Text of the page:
There's an undeniably cool elegance about Mira Sorvino, that is poles apart from the
wacky hooker that brought her instant fame in Mighty Aphrodite. Naturally beautiful and
elegant, Sorvino clearly knows how to stealthily work the room. Quiet and contemplative,
Sorvino's career has been somewhat diverse since her Oscar win. One might question some of
her choices, and the actress admits that despite her standing, she finds it tough to find
roles that really challenge her, and that Hollywood remains, after all, a man's world.
"there's a lot of competition for the great female
"One can get an offer or two a week, but they may not be the films you want to do.
It's very hard, and I think that unfortunately these days, perhaps because of the
financial structure of the ways movies are made, large-budget movies are often made for
one big, male star, and the budget won't even allow for a big female star to have a
sizeable, equal role with him. So you end up with a female part that is like a tone in the
movie or an interesting adjunct, but not essential to the movie. There are many
exceptions, but still, I think the economics of big-budget filmmaking these days have
dictated the reduction of the female role." For Sorvino, that move "is
distressing because you read these fantastically interesting scripts, where all of the
characters are multilayered and fascinating --- except for the girl. You tear your hair
out thinking: Even the third male character is more interesting than the female
Even when one has achieved a certain clout, as Sorvino has, it is difficult to even get
scripts to be changed so that these token female characters are deepened. "Often it
is what it is, and you take it or leave it. The trouble is, there's a lot of competition
for the great female parts; everybody wants them, and there are very few."
One such character ended up being in the new romantic drama, At First Sight. Sorvino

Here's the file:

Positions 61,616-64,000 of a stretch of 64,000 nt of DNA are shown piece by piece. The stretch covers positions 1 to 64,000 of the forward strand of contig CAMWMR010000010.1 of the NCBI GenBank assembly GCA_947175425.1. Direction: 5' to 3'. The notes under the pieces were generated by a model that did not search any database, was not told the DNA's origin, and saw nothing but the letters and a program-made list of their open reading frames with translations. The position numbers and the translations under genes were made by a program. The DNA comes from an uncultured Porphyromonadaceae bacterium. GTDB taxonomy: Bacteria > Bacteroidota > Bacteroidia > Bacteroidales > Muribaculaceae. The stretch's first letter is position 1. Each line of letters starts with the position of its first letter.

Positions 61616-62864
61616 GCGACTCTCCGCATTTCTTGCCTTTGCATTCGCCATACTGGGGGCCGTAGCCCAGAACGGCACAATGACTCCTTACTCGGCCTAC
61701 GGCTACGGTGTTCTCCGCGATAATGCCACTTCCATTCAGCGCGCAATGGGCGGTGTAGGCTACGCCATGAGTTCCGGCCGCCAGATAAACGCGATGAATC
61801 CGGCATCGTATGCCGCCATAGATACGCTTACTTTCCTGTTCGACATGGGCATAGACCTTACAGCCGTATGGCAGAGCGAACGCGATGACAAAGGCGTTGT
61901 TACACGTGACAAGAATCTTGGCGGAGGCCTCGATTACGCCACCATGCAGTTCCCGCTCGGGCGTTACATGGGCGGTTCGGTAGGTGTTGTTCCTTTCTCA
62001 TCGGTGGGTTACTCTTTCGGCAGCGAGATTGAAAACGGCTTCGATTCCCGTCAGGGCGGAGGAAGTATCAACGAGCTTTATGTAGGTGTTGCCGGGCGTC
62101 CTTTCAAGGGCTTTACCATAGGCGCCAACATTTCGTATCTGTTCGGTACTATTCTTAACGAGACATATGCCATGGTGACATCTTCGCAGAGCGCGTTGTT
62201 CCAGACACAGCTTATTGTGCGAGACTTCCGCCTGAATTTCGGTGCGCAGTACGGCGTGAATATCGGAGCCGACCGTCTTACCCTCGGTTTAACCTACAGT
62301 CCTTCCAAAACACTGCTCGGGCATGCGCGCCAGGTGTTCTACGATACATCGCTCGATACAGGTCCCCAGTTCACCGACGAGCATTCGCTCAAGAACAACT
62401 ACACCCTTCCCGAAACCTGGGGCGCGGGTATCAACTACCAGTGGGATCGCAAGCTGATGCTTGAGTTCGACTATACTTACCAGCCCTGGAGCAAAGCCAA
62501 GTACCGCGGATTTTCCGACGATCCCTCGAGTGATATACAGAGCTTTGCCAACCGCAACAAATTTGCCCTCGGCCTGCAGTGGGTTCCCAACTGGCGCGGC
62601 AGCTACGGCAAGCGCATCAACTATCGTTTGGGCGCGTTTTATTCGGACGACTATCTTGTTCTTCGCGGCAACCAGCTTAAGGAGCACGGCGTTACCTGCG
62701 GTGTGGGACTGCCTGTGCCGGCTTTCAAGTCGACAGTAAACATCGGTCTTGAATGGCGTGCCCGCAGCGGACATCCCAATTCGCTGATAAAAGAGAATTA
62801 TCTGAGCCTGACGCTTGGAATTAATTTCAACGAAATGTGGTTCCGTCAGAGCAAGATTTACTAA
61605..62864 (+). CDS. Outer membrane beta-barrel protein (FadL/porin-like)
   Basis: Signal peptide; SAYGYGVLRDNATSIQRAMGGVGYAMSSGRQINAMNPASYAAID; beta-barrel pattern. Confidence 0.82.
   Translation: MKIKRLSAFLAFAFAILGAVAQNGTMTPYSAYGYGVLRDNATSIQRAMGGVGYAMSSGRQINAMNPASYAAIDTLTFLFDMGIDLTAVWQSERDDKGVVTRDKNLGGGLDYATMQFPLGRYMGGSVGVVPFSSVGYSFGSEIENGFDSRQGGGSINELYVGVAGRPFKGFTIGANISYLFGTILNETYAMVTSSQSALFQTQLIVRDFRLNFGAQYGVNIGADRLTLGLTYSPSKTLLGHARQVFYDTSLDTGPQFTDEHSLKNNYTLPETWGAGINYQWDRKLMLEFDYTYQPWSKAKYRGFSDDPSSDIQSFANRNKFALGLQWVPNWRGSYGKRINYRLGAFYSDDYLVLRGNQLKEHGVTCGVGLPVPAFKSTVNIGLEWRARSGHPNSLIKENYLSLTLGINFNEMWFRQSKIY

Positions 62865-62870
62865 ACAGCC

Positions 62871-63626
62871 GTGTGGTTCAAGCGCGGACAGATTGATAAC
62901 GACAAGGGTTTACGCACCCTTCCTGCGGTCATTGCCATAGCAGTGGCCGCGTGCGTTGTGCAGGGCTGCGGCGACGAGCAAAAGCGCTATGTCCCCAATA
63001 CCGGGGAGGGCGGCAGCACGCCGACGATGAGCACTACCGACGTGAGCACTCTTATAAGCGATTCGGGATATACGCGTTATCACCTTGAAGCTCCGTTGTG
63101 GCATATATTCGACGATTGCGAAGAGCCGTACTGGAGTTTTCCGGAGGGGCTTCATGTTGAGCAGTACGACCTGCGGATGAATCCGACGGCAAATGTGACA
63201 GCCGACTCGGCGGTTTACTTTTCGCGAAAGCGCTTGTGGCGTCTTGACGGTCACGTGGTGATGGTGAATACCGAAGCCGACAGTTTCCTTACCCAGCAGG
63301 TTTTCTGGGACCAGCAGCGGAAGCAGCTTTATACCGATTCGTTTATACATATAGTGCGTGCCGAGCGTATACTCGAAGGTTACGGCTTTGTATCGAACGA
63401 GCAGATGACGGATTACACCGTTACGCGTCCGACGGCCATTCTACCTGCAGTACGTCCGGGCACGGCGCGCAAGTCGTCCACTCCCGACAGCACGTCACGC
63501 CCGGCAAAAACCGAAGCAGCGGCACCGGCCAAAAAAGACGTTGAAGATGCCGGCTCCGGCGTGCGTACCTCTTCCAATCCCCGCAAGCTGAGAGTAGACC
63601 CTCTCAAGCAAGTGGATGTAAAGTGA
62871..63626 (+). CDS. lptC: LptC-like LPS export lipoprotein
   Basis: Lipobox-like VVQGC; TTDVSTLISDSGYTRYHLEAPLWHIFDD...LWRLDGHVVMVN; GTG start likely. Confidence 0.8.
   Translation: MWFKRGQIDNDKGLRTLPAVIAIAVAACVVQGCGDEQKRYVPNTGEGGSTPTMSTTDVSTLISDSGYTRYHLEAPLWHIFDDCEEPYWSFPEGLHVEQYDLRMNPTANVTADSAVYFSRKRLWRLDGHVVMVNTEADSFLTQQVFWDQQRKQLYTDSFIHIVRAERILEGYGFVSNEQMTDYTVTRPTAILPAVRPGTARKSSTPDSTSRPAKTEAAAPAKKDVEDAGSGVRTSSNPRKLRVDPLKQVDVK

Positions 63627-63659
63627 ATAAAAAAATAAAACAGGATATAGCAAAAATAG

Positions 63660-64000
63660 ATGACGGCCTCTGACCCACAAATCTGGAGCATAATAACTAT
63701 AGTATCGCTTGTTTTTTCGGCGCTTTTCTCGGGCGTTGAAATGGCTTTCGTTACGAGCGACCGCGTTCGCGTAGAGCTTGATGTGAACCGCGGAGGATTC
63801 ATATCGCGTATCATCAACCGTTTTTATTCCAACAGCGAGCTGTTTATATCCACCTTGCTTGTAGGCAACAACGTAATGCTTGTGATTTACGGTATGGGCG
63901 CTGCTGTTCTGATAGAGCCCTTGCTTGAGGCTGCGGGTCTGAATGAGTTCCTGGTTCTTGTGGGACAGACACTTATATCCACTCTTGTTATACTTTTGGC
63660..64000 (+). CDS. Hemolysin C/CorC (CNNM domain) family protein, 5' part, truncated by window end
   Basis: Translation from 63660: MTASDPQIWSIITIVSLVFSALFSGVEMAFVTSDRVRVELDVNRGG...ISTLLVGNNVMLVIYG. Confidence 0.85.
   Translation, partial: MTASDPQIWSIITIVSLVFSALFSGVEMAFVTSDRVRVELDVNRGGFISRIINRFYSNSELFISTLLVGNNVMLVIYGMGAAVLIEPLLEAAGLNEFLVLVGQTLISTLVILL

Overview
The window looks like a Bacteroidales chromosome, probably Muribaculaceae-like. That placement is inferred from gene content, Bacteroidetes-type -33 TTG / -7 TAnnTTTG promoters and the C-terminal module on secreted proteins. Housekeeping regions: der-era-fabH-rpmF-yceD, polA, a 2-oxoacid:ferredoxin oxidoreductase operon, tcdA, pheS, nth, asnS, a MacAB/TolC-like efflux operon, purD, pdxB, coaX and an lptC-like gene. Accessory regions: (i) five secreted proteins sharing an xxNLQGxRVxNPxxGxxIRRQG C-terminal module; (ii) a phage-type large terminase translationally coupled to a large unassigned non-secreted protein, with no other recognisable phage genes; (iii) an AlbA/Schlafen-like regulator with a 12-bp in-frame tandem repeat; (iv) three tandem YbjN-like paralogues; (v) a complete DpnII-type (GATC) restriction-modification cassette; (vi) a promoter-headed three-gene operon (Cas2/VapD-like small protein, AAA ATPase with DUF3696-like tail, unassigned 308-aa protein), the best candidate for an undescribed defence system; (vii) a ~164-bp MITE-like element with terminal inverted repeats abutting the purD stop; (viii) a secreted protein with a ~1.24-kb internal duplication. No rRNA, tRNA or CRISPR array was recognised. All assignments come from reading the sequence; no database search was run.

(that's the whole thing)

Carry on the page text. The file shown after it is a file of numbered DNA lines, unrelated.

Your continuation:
plays highly strung New York architect Amy Benic who meets blind masseur Virgil Adamson
(Val Kilmer) and falls in love. As she learns his lifelong blindness may be curable
through experimental surgery, she convinces him to undergo the operation. Virgil then
learns vision may not quite be what he expected.
"I wanted the chance to play someone who is a little bit closer to my own
personality (having reveled in playing these extreme personae)", the actress
explains. "I was very moved by the script, the end of which made me cry. I also
thought it was a complex story about people in love, coupled by this extraordinary element
of the blindness and the exploration of sight as new, uncharted territory. I don't think
anyone's ever done a film about someone who couldn't see before and then could see."
But it's more than just a film about blindness, Sorvino insists. "Through all of
that, at the end you care more about the love between these people, and its survival, than
about the issue of sight. It's very much about the human heart."
"I don't think nudity is necessary; to me, a little bit
of mystery is a good thing."
There are a number of passionate love scenes between Sorvino and Kilmer throughout this
film. The actress isn't a stranger to shooting such moments of intimacy, but describes
that process "as one of the oddest in our profession. One minute you're shaking hands
with your co-star, the next you're in bed with the guy. But in all seriousness, you have
to have a very good relationship with your director and co-star, and feel comfortable with
them. Sometimes, the crew takes off pieces of their clothing to accommodate the actors in
sympathy", she adds laughingly. But she draws the line when it comes to doing total
nude scenes. "There's always artfully placed pieces of cloth and tape in the
appropriate places. I don't think nudity is necessary; to me, a little bit of mystery is a
Sorvino has worked steadily since winning her Oscar (Best Supporting Actress, in Woody
Allen's Mighty Aphrodite, 1995) and is known for her chameleon-like ability to change her
appearance and for her facility with foreign accents. For Sorvino, her career has to do
with her love of acting, not a career path, and it's that genuine passion for acting, that
drives her, not the desire for stardom.
"I was not raised with this culture of so much the adulation of the movie star, as
much as the appreciation of acting as an art form. Therefore for me, the goal was to get
the most out of acting, and to try to meet the challenges of acting as I could, rather
than to form a body of work that would indelibly make me a movie star. I think movie
stardom tends to narrow people's film choices into bankable, successful vehicles that
people can get familiar with."
"be yourself at the end of the day"
Though her actor father Paul Sorvino actively discouraged his daughter from following
in his footsteps, when Sorvino won her Oscar, she accepted the award in his honour. She
now admits having learnt a great deal from her dad, and taking from him, one piece of
valuable advice: "He once told me to always be yourself at the end of the day, and to
not be so afraid of failing, that you don't try. Go out there, take your best swing at it,
take your best shot at it and stay true to yourself."